Dr Stipp is even more impressive, confident and eloquent, and more resistant to badgering, mainly by remaining cool and thoughtful. Roux needs to shake and if possible discredit statements from witnesses which are highly inconvenient to or contradictory of, Oscar’s version of events. But as the state witnesses to the sounds and events of the crucial night are added, it becomes increasingly unlikely that they would all have made precisely the same errors.

There will surely be much evidence in time about the audibility of relevant sounds made in Oscar’s house. It seems they may have superstitiously chosen to conduct these tests on the exact anniversary of the tragedy, which may in fact be unreliable. The date was entirely irrelevant; what mattered was the weather, humidity and temperature.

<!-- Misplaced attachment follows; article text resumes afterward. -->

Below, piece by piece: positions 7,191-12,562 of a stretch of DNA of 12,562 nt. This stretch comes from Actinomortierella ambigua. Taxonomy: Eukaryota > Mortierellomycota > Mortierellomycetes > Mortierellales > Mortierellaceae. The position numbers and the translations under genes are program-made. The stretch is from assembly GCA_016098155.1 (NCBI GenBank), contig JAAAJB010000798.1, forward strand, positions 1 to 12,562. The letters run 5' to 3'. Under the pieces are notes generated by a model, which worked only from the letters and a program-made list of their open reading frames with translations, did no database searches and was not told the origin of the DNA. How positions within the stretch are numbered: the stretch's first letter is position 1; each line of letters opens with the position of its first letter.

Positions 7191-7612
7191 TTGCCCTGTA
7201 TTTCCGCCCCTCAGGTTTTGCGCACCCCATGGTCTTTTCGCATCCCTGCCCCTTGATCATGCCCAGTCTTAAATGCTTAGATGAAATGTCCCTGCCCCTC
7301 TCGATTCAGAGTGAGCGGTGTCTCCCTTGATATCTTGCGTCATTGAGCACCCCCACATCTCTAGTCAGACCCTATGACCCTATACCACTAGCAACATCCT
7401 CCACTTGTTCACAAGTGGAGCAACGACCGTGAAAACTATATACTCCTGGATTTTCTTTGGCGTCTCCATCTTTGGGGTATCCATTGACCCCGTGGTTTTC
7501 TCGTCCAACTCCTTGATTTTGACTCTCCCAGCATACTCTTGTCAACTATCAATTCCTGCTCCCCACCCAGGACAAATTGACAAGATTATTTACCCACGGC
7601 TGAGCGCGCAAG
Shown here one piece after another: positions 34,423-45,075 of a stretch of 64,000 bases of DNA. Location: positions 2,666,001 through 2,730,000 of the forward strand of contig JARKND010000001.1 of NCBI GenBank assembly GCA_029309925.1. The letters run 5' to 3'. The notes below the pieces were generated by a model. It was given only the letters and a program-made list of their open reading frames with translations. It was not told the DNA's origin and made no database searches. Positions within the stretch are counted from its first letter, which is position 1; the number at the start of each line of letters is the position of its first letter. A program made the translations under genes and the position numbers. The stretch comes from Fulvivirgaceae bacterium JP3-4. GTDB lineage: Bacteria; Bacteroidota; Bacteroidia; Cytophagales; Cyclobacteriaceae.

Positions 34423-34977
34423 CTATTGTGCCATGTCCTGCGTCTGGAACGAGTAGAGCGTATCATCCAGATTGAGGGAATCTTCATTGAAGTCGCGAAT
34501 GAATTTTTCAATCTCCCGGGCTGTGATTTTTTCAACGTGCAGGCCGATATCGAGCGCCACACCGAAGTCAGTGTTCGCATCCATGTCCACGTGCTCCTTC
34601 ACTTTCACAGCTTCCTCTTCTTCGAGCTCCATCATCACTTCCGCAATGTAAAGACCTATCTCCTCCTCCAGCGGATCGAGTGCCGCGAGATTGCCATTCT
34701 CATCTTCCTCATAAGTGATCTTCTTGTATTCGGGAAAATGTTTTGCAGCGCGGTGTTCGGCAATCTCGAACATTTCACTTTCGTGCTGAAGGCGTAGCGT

As I have often seen before, some advocates unrealistically expect full consistency between every statement a witness makes and has made, and as we saw may spend hours trying to pursue or create inconsistencies. In fact, inconsistency between witnesses, or by the same person at different times is normal and re-assuring. It’s usually the liar who has carefully prepared and memorised his lies, who manages to be impressively consistent.

Special Oscar TV channel
Finally let’s consider the special Oscar TV channel, which fortunately seems to be settling down. It started very ADHD and jumpy, nervously flitting from item to item. They have had some very impressive and high quality guests with interesting things to say, and it’s a shame they have often constricted the time available to such great guests, and fill the time with repeated film of the empty courtroom, pompous music and needless graphics.